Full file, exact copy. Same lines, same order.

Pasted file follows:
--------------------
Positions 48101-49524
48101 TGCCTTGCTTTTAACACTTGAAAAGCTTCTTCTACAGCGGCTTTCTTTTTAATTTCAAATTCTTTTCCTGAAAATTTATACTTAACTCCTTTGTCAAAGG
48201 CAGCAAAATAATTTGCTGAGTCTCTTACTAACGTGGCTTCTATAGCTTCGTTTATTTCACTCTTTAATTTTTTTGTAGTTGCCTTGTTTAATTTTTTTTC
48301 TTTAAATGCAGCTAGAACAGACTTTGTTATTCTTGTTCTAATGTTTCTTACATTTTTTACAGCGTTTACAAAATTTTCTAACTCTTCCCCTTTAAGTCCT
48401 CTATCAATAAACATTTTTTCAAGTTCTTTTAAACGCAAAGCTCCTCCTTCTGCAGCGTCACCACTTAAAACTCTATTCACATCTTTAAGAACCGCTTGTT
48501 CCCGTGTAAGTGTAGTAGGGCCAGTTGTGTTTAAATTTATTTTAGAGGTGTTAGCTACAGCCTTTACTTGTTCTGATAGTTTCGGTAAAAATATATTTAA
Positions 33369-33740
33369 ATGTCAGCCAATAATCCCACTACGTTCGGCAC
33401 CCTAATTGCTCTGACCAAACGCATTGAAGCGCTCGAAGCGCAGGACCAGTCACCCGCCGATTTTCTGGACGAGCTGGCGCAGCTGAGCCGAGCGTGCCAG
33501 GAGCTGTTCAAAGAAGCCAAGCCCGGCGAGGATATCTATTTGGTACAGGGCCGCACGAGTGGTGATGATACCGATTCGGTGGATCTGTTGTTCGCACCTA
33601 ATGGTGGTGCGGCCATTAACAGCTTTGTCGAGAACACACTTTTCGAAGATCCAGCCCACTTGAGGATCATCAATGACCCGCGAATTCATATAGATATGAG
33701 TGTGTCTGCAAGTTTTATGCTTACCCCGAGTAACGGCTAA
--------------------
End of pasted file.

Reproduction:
Positions 48101-49524
48101 TGCCTTGCTTTTAACACTTGAAAAGCTTCTTCTACAGCGGCTTTCTTTTTAATTTCAAATTCTTTTCCTGAAAATTTATACTTAACTCCTTTGTCAAAGG
48201 CAGCAAAATAATTTGCTGAGTCTCTTACTAACGTGGCTTCTATAGCTTCGTTTATTTCACTCTTTAATTTTTTTGTAGTTGCCTTGTTTAATTTTTTTTC
48301 TTTAAATGCAGCTAGAACAGACTTTGTTATTCTTGTTCTAATGTTTCTTACATTTTTTACAGCGTTTACAAAATTTTCTAACTCTTCCCCTTTAAGTCCT
48401 CTATCAATAAACATTTTTTCAAGTTCTTTTAAACGCAAAGCTCCTCCTTCTGCAGCGTCACCACTTAAAACTCTATTCACATCTTTAAGAACCGCTTGTT
48501 CCCGTGTAAGTGTAGTAGGGCCAGTTGTGTTTAAATTTATTTTAGAGGTGTTAGCTACAGCCTTTACTTGTTCTGATAGTTTCGGTAAAAATATATTTAA
Positions 33369-33740
33369 ATGTCAGCCAATAATCCCACTACGTTCGGCAC
33401 CCTAATTGCTCTGACCAAACGCATTGAAGCGCTCGAAGCGCAGGACCAGTCACCCGCCGATTTTCTGGACGAGCTGGCGCAGCTGAGCCGAGCGTGCCAG
33501 GAGCTGTTCAAAGAAGCCAAGCCCGGCGAGGATATCTATTTGGTACAGGGCCGCACGAGTGGTGATGATACCGATTCGGTGGATCTGTTGTTCGCACCTA
33601 ATGGTGGTGCGGCCATTAACAGCTTTGTCGAGAACACACTTTTCGAAGATCCAGCCCACTTGAGGATCATCAATGACCCGCGAATTCATATAGATATGAG
33701 TGTGTCTGCAAGTTTTATGCTTACCCCGAGTAACGGCTAA